Once the consolidation period reaches a point of exhaustion at the convergence of the support and resistance lines, where sellers are unable to push prices lower and buyers can't push price to a new high, the price is likely to take a firm trend upward or downward. The direction of the trend is often indicated within the first two-thirds of the triangle, when a breakout occurs either above trendline resistance or below trendline support as sellers or buyers push for control.

The end of the triangle pattern is often brought on by a market event, such as an unexpected news announcement or economic data report, which moves trader sentiment decisively onto a particular course. Attention to both price and volume is helpful for confirming the formation of a symmetrical triangle. To verify a breakout, the price should rise clearly outside of the triangle pattern alongside a visible increase in volume.

Like ascending and descending triangles, traders can place a stop 10 pips below or above the last price swing in the formation and then a limit equal to the height of the triangle.


Identifying triangle patterns in price movements can be a simple and effective way to forecast potential price breakouts. With as few as two repeated price swings, traders can identify trends that will likely precede a decisive price movement higher or lower.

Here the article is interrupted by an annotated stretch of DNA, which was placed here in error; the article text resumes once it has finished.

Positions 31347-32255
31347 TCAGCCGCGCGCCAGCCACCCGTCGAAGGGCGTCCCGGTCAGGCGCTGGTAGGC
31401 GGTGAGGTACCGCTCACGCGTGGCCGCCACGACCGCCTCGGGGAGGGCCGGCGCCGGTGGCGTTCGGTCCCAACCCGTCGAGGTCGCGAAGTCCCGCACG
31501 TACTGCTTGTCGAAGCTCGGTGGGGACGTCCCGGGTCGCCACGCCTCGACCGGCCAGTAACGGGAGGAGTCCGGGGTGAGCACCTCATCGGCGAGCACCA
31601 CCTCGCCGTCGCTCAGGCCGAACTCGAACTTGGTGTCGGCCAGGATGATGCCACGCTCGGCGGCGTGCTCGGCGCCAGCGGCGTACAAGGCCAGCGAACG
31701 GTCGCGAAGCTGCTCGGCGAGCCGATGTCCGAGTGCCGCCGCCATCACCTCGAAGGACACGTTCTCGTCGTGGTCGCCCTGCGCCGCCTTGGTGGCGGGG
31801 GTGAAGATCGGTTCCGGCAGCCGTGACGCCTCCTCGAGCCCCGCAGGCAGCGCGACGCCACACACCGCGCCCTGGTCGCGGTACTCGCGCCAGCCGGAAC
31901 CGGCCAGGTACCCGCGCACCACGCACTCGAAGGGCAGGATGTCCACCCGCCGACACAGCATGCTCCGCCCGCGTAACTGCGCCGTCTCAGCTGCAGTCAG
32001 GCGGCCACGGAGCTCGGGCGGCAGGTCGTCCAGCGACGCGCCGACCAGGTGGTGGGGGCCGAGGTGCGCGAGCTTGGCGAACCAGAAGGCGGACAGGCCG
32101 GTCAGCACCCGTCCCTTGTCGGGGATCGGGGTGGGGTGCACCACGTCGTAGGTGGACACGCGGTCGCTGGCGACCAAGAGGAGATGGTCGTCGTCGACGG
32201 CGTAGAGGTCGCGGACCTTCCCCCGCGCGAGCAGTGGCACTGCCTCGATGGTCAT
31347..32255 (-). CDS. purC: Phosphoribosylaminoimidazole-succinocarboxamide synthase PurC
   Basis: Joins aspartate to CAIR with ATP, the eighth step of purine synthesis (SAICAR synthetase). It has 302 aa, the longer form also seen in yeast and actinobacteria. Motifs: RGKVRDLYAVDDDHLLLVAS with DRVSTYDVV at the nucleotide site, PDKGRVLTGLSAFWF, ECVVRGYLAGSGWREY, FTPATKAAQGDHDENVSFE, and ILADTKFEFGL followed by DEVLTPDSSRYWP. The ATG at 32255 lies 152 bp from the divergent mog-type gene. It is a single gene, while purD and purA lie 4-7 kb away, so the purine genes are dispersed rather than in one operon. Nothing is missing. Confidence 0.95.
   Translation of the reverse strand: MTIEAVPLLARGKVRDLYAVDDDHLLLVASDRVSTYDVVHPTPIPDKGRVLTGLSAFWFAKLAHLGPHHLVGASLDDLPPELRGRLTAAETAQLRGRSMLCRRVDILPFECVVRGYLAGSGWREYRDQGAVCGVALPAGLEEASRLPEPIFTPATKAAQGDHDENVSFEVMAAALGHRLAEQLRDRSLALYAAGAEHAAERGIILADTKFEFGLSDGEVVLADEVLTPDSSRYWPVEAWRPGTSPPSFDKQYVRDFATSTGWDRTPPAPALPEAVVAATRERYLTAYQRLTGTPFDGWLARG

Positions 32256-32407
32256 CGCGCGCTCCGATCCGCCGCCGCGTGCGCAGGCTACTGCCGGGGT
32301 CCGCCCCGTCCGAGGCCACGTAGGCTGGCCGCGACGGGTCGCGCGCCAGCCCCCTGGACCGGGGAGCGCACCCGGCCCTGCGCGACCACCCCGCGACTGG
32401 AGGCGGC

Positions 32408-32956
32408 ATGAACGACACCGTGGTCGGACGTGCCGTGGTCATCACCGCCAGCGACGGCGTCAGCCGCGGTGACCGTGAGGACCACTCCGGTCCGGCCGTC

Traders will want to be attentive to trends for both support and resistance, and be careful to distinguish triangular movements that indicate a breakout in the direction of a trend from wedge patterns that could precede a price reversal. Attention to changes in trading volume is also important, because this will signal both the formation of the triangle and the move to a breakout.

Russell Shor

Russell Shor

Senior Market Specialist

Russell Shor (MSTA, CFTe, MFTA) is a Senior Market Specialist at FXCM. He joined the firm in October 2017 and has an Honours Degree in Economics from the University of South Africa and holds the coveted Certified Financial Technician and Master of Financial Technical Analysis qualifications from the International Federation…

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Retrieved 08 Aug 2016